For more information, or to arrange a consultation, contact Mr Chilcott.

Laparoscopic Hysterectomy

A conventional hysterectomy involves removing the uterus (womb) through an abdominal incision or through the vagina. The cervix may be removed along with the uterus (total hysterectomy) or it can be left in situ (subtotal or supracervical hysterectomy).

A laparoscopic hysterectomy is carried out using key-hole or laparoscopic surgery, where much smaller incisions are made in the abdomen to access and detach the uterus and sometimes the fallopian tubes and ovaries. Different terms are used to describe the procedure (laparoscopic hysterectomy (LH), total laparoscopic hysterectomy (TLH) and laparoscopic assisted vaginal hysterectomy (LAVH)), depending on the extent of surgery carried out via the laparoscope. Removal of the fallopian tubes and ovaries is known as salpingo-oophorectomy.

A laparoscopic procedure results in a much quicker recovery from the operation, and minimal scarring of the skin.

Summary of procedure

Laparoscopic hysterectomy is done whilst you are asleep under general anaesthesia. A manipulator is placed in the uterus via the vagina and a laparoscope is introduced through a small incision in the umbilicus. A urinary catheter is inserted to drain urine from the bladder. This will usually be removed on the morning after your operation. Two further small incisions are made in the lower abdomen, to provide access for additional surgical instruments. The remainder of the procedure varies according to the amount of surgery performed laparoscopically.

A haemostatic cutting device such as monopolar or bipolar diathermy scissors, stapling gun or harmonic scalpel is used to detach the uterus from surrounding and supporting structures including ligaments and blood vessels. The uterus is then removed through the vagina, or may be cut into small pieces, and removed through one of the abdominal ports.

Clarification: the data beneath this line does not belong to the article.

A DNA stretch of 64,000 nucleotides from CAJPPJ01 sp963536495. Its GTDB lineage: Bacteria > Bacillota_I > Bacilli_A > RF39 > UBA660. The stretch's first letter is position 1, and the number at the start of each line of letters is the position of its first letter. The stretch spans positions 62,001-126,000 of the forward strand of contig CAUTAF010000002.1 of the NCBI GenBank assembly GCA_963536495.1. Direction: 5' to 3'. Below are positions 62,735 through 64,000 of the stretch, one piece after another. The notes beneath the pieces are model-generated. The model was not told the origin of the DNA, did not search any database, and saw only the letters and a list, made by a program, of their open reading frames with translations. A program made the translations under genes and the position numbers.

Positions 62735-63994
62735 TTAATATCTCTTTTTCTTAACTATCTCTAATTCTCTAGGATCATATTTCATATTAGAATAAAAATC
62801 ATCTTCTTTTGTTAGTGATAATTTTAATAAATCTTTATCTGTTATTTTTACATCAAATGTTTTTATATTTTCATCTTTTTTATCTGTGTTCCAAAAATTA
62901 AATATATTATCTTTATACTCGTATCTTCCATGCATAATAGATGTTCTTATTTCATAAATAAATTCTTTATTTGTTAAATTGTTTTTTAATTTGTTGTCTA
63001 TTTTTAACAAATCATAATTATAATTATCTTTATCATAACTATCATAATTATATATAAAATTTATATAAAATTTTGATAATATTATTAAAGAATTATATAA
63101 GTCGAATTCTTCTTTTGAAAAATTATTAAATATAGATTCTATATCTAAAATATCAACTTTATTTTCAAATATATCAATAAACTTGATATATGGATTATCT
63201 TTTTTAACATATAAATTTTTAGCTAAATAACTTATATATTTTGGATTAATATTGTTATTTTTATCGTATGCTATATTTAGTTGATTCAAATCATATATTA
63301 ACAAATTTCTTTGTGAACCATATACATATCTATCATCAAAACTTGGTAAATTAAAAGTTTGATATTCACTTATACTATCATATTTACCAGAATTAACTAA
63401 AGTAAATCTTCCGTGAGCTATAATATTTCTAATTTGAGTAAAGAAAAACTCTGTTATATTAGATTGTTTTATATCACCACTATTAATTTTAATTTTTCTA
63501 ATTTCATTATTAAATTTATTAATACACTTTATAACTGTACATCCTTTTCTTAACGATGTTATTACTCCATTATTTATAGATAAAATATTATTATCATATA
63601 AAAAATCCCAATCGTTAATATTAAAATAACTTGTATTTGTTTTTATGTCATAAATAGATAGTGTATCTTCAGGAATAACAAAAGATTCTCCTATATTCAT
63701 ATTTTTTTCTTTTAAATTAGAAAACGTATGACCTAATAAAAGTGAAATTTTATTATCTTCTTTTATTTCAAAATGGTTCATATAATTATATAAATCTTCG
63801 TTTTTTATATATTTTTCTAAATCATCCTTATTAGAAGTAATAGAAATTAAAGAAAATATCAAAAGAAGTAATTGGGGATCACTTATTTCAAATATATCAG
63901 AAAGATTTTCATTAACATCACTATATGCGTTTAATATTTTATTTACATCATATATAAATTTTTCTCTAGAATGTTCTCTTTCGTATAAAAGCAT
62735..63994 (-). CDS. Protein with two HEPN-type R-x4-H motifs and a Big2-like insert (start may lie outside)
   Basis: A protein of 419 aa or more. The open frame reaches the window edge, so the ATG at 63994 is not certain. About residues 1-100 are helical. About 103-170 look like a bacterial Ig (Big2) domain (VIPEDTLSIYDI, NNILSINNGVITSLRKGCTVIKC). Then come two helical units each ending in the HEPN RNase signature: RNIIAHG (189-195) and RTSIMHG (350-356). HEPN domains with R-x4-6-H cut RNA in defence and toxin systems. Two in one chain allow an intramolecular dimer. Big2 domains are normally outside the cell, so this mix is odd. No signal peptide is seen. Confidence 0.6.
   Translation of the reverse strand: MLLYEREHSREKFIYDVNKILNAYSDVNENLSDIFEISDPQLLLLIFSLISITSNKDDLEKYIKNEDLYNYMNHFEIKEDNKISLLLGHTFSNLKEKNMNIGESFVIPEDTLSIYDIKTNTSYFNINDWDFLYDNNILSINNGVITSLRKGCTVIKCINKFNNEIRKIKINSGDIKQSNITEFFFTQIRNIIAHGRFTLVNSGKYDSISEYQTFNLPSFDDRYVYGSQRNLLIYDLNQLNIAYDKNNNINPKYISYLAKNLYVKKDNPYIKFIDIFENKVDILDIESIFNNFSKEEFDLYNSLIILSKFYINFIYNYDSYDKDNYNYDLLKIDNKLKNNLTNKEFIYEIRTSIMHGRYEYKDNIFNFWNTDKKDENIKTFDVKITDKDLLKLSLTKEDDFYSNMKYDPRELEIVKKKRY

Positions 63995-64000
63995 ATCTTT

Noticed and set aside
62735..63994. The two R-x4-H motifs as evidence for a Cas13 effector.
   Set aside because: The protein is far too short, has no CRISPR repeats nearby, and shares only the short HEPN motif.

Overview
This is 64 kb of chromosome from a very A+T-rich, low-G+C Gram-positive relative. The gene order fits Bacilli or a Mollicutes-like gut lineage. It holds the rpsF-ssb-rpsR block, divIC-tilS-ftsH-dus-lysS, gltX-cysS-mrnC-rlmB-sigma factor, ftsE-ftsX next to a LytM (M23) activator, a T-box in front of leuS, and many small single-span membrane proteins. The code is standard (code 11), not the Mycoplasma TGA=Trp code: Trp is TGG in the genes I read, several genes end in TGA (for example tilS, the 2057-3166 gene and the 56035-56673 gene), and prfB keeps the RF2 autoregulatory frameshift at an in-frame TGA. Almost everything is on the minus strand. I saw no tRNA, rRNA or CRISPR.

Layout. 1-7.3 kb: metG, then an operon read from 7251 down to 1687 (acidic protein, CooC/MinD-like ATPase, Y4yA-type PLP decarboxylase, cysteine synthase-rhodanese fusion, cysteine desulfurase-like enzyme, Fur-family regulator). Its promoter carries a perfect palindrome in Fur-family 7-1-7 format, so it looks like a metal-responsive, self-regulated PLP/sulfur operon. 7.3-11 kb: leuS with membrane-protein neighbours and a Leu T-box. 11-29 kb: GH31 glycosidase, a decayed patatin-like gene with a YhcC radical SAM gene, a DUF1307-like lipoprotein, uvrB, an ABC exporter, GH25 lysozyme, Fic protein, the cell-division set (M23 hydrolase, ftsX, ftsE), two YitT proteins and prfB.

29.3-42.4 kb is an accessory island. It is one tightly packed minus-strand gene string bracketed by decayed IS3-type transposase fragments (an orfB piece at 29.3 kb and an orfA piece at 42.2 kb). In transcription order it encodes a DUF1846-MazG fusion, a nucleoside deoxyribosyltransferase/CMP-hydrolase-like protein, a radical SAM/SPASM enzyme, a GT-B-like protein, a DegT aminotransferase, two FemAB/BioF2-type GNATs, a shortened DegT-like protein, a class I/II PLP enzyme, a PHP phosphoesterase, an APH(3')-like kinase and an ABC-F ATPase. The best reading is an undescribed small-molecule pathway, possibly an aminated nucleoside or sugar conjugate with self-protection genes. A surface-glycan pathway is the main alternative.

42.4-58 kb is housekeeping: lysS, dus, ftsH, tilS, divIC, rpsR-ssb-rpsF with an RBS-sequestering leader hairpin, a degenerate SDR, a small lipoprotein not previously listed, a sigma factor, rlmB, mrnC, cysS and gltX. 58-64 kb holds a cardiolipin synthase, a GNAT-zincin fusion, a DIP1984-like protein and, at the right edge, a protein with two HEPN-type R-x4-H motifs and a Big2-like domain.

Why do I need a hysterectomy?

Hysterectomy is performed for a wide range of conditions, including uterine malignancy, and benign conditions, such as fibroids, heavy periods and pelvic pain, that have not responded to medical treatment. Depending on the indication for the hysterectomy and your age, removal or conservation of the tubes and ovaries and hormone replacement therapy will be discussed with you.

What are the alternatives?

The alternative to this surgery is to decide not to have surgery and the implications of deciding not to have surgery will be discussed with you. Other forms of treatment available for your particular condition (such as heavy periods) would have been discussed with you by Mr Chilcott. Laparoscopic hysterectomy may not be suitable for all women. It may then be appropriate to consider an abdominal or vaginal hysterectomy.

What are the benefits of laparoscopic surgery?

The potential advantages are less pain and a shorter recovery time. As only small cuts need to be made, the scars following laparoscopy are much smaller. Most women are able to leave hospital the day after surgery and return to work after four weeks.

Before the operation

You must have nothing to eat or drink for six hours before the operation (even if you are at home). Unless you have been told not to take your regular medication, continue to take them as usual but take them with as small amount of water as possible.

After the operation

When you wake up from your operation you will be in the recovery room and you will stay there for approximately 20-30 minutes before you are taken back to the ward by one of the nurses. Initially you may feel drowsy and nauseous but this is normal and it will soon pass. You will bleed slightly from your vagina after the procedure and your nurse will monitor this. You may also experience some pain in your abdomen, neck and shoulders. This is due to your abdomen being inflated with carbon dioxide, which can collect beneath your diaphragm causing a feeling of discomfort in your shoulders. You will have been prescribed regular pain killers by the anaesthesist. However, please ask your nurse for some more painkillers if you require them. Usually following surgery you will be able to drink fluids when you are ready and have breakfast the next morning. You will usually be able to go home the next day after your surgery, depending on your condition afterwards.

Going home

Long-term effects of treatment

If you do not experience any complications during the operation there should be no adverse long-term effects. However, if you had your ovaries removed you might experience menopausal symptoms such as hot flushes, night sweats and low mood. You should discuss with your doctor regarding hormone replacement therapy.

If you would like further information, or to arrange an appointment, contact Mr Chilcott.